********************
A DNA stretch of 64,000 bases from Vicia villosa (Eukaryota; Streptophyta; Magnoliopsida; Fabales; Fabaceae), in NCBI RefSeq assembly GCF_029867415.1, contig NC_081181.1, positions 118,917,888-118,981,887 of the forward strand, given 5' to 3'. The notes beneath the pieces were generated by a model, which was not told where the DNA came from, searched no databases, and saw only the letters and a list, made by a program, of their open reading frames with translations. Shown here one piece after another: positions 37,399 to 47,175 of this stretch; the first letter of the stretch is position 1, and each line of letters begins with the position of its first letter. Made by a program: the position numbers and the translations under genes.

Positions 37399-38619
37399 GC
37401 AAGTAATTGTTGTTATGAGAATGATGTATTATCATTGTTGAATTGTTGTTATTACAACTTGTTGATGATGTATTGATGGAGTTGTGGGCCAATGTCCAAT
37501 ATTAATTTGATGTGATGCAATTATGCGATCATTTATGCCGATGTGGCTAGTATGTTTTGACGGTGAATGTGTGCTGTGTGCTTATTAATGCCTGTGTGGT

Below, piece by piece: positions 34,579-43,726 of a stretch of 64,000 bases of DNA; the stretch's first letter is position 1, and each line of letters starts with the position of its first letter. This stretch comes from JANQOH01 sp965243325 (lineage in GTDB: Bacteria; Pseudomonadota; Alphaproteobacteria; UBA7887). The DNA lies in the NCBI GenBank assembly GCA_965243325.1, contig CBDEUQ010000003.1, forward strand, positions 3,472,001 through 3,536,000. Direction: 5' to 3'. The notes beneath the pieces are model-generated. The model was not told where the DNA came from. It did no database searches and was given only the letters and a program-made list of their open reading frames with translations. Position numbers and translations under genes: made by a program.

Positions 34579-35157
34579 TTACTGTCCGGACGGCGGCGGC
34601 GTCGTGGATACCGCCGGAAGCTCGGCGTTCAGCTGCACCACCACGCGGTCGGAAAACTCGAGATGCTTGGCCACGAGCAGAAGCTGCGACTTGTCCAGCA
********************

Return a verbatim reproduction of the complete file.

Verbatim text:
A DNA stretch of 64,000 bases from Vicia villosa (Eukaryota; Streptophyta; Magnoliopsida; Fabales; Fabaceae), in NCBI RefSeq assembly GCF_029867415.1, contig NC_081181.1, positions 118,917,888-118,981,887 of the forward strand, given 5' to 3'. The notes beneath the pieces were generated by a model, which was not told where the DNA came from, searched no databases, and saw only the letters and a list, made by a program, of their open reading frames with translations. Shown here one piece after another: positions 37,399 to 47,175 of this stretch; the first letter of the stretch is position 1, and each line of letters begins with the position of its first letter. Made by a program: the position numbers and the translations under genes.

Positions 37399-38619
37399 GC
37401 AAGTAATTGTTGTTATGAGAATGATGTATTATCATTGTTGAATTGTTGTTATTACAACTTGTTGATGATGTATTGATGGAGTTGTGGGCCAATGTCCAAT
37501 ATTAATTTGATGTGATGCAATTATGCGATCATTTATGCCGATGTGGCTAGTATGTTTTGACGGTGAATGTGTGCTGTGTGCTTATTAATGCCTGTGTGGT

Below, piece by piece: positions 34,579-43,726 of a stretch of 64,000 bases of DNA; the stretch's first letter is position 1, and each line of letters starts with the position of its first letter. This stretch comes from JANQOH01 sp965243325 (lineage in GTDB: Bacteria; Pseudomonadota; Alphaproteobacteria; UBA7887). The DNA lies in the NCBI GenBank assembly GCA_965243325.1, contig CBDEUQ010000003.1, forward strand, positions 3,472,001 through 3,536,000. Direction: 5' to 3'. The notes beneath the pieces are model-generated. The model was not told where the DNA came from. It did no database searches and was given only the letters and a program-made list of their open reading frames with translations. Position numbers and translations under genes: made by a program.

Positions 34579-35157
34579 TTACTGTCCGGACGGCGGCGGC
34601 GTCGTGGATACCGCCGGAAGCTCGGCGTTCAGCTGCACCACCACGCGGTCGGAAAACTCGAGATGCTTGGCCACGAGCAGAAGCTGCGACTTGTCCAGCA